In Democracy and the Constitution: Landmarks of Contemporary Political Thought (Washington, DC: AEI Press, 2006).
On March 24, 2004, the Supreme Court heard arguments in still another of what civil libertarians insist on calling establishment-of-religion cases, Elk Grove Unified School District v. Newdow. While the previous cases dealt with school prayers, for example, or public religious instruction, or the public display of a creche or the Ten Commandments, this one had to do with the words “under God” in the Pledge of Allegiance.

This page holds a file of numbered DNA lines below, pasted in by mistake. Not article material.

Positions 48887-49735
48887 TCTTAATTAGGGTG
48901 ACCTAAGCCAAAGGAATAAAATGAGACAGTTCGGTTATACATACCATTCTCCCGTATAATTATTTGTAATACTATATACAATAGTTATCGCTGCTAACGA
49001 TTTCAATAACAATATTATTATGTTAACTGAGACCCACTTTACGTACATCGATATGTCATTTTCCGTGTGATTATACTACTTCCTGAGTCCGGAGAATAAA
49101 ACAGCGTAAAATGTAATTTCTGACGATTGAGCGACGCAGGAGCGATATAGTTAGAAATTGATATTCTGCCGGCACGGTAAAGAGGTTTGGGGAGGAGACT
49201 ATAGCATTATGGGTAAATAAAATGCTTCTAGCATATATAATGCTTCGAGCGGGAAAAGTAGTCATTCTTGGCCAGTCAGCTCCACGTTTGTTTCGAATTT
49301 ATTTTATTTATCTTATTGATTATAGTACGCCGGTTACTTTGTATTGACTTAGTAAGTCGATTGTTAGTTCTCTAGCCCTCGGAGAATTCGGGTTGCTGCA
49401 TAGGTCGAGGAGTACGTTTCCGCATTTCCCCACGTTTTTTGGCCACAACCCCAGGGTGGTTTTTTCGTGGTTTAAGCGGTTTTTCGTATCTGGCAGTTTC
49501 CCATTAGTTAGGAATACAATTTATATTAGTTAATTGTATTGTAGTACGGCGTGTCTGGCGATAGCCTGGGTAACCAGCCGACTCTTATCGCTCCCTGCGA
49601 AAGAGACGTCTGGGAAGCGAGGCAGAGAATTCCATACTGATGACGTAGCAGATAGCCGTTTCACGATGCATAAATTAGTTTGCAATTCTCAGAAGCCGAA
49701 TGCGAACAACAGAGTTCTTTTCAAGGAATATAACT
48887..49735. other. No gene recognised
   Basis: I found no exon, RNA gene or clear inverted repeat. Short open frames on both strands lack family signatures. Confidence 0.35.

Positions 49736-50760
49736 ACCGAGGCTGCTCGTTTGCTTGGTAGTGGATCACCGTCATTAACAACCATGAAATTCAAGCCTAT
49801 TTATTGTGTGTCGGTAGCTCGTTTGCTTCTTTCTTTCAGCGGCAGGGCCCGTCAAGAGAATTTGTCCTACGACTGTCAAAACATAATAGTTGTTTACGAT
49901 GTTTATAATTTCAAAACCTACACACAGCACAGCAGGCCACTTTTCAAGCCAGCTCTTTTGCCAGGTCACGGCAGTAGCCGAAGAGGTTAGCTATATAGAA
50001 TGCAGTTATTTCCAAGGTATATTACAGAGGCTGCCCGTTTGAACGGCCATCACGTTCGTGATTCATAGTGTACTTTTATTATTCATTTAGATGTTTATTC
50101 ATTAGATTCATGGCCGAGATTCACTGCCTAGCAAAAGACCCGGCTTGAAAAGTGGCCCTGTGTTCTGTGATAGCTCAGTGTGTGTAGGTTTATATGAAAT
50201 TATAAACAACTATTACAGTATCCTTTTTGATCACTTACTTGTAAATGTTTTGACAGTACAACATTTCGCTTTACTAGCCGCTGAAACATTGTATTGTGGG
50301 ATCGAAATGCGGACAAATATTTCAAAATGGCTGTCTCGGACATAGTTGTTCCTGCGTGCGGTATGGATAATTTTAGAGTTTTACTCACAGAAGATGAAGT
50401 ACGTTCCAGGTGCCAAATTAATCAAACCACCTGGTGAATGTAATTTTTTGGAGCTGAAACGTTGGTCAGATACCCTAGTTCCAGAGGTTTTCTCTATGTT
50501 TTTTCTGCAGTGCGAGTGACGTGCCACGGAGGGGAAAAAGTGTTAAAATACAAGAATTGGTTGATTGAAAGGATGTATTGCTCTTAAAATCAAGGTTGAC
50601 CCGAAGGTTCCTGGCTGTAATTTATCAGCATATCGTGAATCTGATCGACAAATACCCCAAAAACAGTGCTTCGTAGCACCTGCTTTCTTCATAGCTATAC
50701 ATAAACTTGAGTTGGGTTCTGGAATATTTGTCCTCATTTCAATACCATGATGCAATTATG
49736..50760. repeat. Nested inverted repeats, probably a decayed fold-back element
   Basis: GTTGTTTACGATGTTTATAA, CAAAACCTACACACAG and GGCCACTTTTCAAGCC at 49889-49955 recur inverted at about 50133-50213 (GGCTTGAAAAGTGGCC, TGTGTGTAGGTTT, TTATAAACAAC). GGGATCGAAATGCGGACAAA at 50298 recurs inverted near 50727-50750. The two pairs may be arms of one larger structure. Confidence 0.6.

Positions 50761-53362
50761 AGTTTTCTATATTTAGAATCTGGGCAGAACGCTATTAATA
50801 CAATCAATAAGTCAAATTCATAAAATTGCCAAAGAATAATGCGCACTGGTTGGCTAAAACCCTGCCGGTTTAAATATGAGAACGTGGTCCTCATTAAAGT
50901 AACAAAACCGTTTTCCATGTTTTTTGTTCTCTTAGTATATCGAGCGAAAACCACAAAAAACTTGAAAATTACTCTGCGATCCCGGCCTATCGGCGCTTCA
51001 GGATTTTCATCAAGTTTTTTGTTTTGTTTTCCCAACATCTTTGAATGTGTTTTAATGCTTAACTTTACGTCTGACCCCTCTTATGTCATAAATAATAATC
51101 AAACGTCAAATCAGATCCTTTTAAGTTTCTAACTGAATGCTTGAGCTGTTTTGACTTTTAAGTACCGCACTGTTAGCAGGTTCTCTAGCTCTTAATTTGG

Were it not for the law of these previous cases, this one could have been easily disposed of. The Court could have decided for the school district on the merits, confident that only the most zealous and unrelenting of libertarians would be likely to object. No one is required to make the pledge or utter the word God, and it is hard to believe that, as the plaintiff alleged, his daughter was somehow injured when hearing her classmates utter it. After all, the name of God is invoked on various public occasions by, or in the presence of, presidents, governors, members of Congress, even Supreme Court justices, and no one seems to be any the worse for it. So why may it not be uttered by schoolchildren when pledging allegiance?